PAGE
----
Excerpts from The Dream

"We were anxious for the tourney to begin, but bad weather (that would be snow) set in and the tournament was delayed until the following week, on Monday. This gave us more time to think about it. The pressure was building. I remember looking at Jon and thinking, 'This is our junior year in high school and we have yet to even get out of our own District. All of those hours in the gym, all of the practices, all of the one-on-ones we've played, all of the hard work...' We had doubts. Then, after we thought about it, we realized it was very simple: If we were going to get out of our District for the first time in our high school career, we were just going to have to beat the best team in the state to do it! (Hmmm, I seem to recall a Peerless team that had done that before?) Once we accepted what we had to do, it seemed to become easier. At home one night a few days before the tourney, Jon took out a piece of school paper, and with a pen he outlined one word, one very large word, colored it in darkly, and taped it to the wall in our bedroom. The one word written on the page was: WIN. Seems the Panthers were a little hungry... " "The Tension Mounts", Page 35
"On Sunday, the day after we lost the Divisional championship game to Outlook, the greatest intelligence blunder in the history of District 1-C basketball—perhaps even the history of Class C basketball—occurred. In my mind, the drastic consequences it would have for Flaxville on Monday night would be far more severe than the breakdown in intelligence we had at Pearl Harbor in 1941. To this day, the source of this massive intelligence blunder on the part of the Flaxville Cardinals is unknown. I have my suspicions, but our informant, the agent we had working for us, who I am going to out, would not reveal his source. It was very frustrating that our informant, who was already betraying someone on the other side, could not take it a step further and let us know who his source was. I hate spies with integrity. " "The Great Intelligence Blunder", Page 55
"On Sunday afternoon at home, I found myself standing at our picture window next to my dad in our living room, just looking out the picture window at the town of Peerless. I don't remember saying anything to him, or him saying anything to me. We just stood there together, quietly looking out the window, thinking, contemplating. He was on my left. I looked over at him but he didn't look back at me; he just kept looking out the picture window. He had an ever so slight frown on his brow, very slight. Looking out the window, we could see the new gym up the hill to the left; the old gym was just beyond Uncle Reese's house, just a little bit to the left if we were looking straight ahead. I honestly can't remember if I could see the old gym from our picture window or not, but I knew it was there. I know we had to be thinking the same thing: All those cold winter nights going up to play in the old gym with him, to practice and play, Dad teaching us, Jon and me. All the fun we had had, playing basketball together with him coaching us. All the State tournaments we had gone to see with him, since 1975 when Westby won it for the second time, making the annual Holy Basketball Pilgrimage to Helena, the Mecca of Class C Basketball. At Helena we would watch the other teams play and imagine that someday we would be there, with our team, on that court, playing in the State tournament. And now, after all those years, we had a shot. We were close. One more win and we were going to State. The dream was within reach. " "The Picture Window", Page 58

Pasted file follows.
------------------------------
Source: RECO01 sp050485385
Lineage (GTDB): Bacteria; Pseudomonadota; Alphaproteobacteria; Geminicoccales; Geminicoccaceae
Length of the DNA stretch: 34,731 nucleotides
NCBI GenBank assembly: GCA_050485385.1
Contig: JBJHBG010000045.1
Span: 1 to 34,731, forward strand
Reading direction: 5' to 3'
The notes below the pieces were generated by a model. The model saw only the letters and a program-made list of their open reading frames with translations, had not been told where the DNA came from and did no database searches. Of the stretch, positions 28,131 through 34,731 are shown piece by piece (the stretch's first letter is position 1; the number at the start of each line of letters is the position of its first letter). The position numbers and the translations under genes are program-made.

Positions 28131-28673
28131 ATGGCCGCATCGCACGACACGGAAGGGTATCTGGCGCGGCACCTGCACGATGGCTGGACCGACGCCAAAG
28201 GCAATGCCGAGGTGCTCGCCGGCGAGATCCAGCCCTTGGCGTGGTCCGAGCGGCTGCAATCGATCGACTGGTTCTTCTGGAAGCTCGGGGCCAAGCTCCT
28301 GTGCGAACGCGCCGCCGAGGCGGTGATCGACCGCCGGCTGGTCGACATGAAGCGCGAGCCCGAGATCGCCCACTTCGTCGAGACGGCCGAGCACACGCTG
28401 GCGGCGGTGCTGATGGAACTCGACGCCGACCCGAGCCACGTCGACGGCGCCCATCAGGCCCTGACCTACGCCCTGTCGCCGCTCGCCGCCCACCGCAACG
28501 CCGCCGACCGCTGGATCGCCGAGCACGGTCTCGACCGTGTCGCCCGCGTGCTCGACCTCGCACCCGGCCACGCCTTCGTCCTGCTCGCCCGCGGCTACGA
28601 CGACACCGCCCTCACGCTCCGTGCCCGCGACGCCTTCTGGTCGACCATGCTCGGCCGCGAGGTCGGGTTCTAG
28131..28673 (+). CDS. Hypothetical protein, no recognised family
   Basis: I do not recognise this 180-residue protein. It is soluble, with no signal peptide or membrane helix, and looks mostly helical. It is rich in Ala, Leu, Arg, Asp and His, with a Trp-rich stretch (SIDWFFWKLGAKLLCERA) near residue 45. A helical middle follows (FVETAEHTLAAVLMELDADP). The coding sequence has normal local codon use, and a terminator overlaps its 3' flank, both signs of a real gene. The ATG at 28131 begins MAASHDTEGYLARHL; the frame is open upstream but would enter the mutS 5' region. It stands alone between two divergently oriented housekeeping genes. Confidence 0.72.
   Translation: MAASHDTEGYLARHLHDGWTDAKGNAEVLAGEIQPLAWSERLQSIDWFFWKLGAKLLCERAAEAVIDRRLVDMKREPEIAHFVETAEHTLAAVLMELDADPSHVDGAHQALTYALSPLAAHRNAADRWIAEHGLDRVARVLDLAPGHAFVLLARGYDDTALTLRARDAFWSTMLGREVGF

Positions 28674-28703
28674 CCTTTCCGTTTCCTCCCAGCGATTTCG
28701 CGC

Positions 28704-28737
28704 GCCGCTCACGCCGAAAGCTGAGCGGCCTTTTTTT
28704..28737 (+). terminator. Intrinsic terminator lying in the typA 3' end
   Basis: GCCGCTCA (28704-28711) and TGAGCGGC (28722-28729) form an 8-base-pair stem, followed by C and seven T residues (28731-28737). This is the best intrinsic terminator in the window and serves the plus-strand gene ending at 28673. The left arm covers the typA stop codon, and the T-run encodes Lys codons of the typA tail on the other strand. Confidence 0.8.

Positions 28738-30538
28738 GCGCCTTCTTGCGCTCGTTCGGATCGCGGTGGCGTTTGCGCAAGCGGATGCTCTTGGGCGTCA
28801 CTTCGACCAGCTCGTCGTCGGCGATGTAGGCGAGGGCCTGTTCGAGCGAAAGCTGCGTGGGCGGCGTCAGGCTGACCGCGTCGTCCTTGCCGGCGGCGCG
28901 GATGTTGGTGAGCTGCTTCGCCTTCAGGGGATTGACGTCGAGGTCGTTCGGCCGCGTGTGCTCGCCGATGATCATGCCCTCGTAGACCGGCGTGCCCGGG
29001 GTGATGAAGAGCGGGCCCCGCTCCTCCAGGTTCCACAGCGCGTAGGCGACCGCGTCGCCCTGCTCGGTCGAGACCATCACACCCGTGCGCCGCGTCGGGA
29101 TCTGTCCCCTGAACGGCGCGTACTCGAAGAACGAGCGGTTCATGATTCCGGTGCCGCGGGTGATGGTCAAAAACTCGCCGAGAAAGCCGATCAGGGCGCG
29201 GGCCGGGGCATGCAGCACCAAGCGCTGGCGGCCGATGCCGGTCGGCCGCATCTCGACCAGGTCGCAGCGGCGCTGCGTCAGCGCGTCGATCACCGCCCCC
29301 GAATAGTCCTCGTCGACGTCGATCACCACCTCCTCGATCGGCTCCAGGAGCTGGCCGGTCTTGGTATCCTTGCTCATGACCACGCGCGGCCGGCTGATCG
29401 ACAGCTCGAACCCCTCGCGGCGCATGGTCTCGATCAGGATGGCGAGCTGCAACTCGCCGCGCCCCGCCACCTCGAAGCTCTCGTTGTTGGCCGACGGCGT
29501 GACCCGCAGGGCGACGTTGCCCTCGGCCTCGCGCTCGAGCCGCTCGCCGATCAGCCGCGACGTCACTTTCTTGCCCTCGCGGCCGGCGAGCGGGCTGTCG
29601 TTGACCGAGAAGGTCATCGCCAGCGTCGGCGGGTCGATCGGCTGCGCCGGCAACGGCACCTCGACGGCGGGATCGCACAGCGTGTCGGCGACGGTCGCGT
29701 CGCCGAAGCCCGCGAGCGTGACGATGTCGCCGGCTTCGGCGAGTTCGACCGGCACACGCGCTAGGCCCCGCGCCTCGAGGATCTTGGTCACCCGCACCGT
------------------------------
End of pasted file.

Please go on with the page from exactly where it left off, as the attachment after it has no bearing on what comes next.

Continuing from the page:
"On this same, peculiar Monday, February 26, 1979, a total eclipse of the sun would occur over Northeastern Montana, with the heart of the darkness occurring straight above our heads in Peerless. Our science teacher, Pat Haas, had prepared us to look at the eclipse through these pinholes in shoe boxes, or something like that, but I didn't use it. I just wanted to walk around outside and experience the sensation of being engulfed in almost total darkness in the daytime in Peerless. It is very unusual to experience a total solar eclipse where you live; at any point on the earth's surface, this phenomena occurs only once almost every 400 years, and it just so happened that this total solar eclipse over Peerless occurred the Monday following the Divisional tournament in Wolf Point. As you have probably gleaned by now, everything I experienced that year was placed into the context of our team's ride to State. Everything. So my mind was focused exclusively on basketball, and this is why I remember that solar eclipse: I saw it as a metaphor for the shadow that had been cast over our team after the shocking close call we'd had with Opheim on Friday night, and the loss to Flaxville in the Divisional championship game just two days earlier. The dream of a clean sweep through the tournaments was now gone, eclipsed; and worse, there were now doubts about going forward and winning the State championship. I saw the shadow of the total solar eclipse of the sun over Peerless that day as a smudge on our perfection, and the only thing I could think of on that bizarre Monday, as the entire population of Peerless scuttled around the streets in almost total darkness, was that, strangely, approximately 32 miles to the east, the sun was somehow shining brilliantly over the town of Flaxville. " "A Total Eclipse of the Sun", Page 180